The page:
The reported impact (positive impact, negative impact or no impact) of various PHCP-led interventions and strategies on various ED outcomes is reported in online supplemental appendix table 8. About 62% of the included studies reported a positive impact on ED utilisation (ie, decrease in lower acuity ED visits), whereas 28% reported no impact and 9.7% reported negative impact (increased ED utilisation). Similarly, the majority of the included studies reported a positive impact on many important ED-related outcomes such as ED LOS (73.6%), LWBS (77.1%), patient satisfaction (62.1%), time to provider initial assessment (84.6%), ED workup time (62.5%), leave against medical advice (50%), patient safety (100%) and leave before completion of service (50%). The rest of the included studies reported either a negative impact or no impact for the above outcomes.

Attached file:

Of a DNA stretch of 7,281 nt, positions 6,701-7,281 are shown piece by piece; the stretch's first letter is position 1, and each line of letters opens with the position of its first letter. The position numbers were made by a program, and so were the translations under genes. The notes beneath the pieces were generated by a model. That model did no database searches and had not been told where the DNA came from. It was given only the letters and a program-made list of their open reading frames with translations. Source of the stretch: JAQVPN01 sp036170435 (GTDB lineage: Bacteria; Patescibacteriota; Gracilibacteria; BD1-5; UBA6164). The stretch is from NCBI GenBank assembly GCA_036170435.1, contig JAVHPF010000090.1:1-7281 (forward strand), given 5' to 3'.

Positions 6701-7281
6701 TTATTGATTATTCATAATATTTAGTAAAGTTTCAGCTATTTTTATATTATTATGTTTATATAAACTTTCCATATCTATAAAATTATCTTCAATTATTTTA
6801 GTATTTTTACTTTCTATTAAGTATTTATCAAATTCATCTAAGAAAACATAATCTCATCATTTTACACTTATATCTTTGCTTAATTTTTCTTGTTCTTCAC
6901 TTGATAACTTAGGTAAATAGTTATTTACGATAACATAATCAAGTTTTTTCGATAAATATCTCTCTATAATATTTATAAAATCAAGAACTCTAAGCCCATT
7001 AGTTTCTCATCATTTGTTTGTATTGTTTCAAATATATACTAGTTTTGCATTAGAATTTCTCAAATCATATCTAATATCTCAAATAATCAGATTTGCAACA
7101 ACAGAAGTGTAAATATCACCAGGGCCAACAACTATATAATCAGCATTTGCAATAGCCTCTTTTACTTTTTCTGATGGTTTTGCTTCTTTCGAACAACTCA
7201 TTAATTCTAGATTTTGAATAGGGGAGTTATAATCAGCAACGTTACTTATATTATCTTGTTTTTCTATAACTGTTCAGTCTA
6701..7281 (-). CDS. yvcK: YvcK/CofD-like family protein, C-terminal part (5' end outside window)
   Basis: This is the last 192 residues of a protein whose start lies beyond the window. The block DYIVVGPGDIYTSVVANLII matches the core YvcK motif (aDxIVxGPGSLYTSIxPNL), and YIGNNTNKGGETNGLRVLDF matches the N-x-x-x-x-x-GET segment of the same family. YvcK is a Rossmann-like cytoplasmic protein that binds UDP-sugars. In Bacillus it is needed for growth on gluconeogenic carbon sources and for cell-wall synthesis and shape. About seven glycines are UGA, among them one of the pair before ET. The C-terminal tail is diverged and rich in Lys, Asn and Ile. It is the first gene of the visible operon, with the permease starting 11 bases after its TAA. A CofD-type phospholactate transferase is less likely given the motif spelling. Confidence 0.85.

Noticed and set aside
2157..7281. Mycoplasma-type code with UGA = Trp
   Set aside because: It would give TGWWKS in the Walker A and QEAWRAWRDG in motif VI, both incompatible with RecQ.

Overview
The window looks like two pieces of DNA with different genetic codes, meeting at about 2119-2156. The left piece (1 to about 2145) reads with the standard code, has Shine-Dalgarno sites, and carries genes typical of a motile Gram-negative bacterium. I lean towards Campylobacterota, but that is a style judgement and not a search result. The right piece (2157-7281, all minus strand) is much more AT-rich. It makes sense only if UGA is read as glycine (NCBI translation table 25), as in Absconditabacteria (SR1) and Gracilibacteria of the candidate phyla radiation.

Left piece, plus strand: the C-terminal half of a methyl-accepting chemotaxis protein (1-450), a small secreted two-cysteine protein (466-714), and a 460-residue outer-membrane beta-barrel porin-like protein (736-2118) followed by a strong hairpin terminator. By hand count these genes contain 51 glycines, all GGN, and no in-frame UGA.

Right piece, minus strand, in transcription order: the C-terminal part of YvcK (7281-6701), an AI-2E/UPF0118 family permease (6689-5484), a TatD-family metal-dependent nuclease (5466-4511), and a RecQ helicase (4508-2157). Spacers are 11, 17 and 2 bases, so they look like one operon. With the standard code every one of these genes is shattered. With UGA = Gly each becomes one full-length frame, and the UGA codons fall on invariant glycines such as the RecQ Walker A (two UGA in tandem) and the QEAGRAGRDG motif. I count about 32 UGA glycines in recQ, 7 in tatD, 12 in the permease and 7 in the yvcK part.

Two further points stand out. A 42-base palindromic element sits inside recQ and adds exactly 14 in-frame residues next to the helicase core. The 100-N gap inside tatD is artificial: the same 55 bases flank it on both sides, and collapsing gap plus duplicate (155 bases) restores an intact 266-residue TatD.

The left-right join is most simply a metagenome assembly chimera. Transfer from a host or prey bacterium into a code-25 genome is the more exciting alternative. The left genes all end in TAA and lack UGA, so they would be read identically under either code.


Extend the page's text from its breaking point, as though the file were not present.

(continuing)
Discussion

This scoping review identified 268 unique comparative studies that reported on various interventions or strategies involving PHCPs to manage ED overcrowding and ED patient flow (regardless of the geographic area or the type of healthcare system). Most of the included studies were journal articles of cohort design, published in North America, and were conducted in urban EDs. The interventions or strategies involving PHCPs were implemented either ‘within ED’ or ‘outside ED’.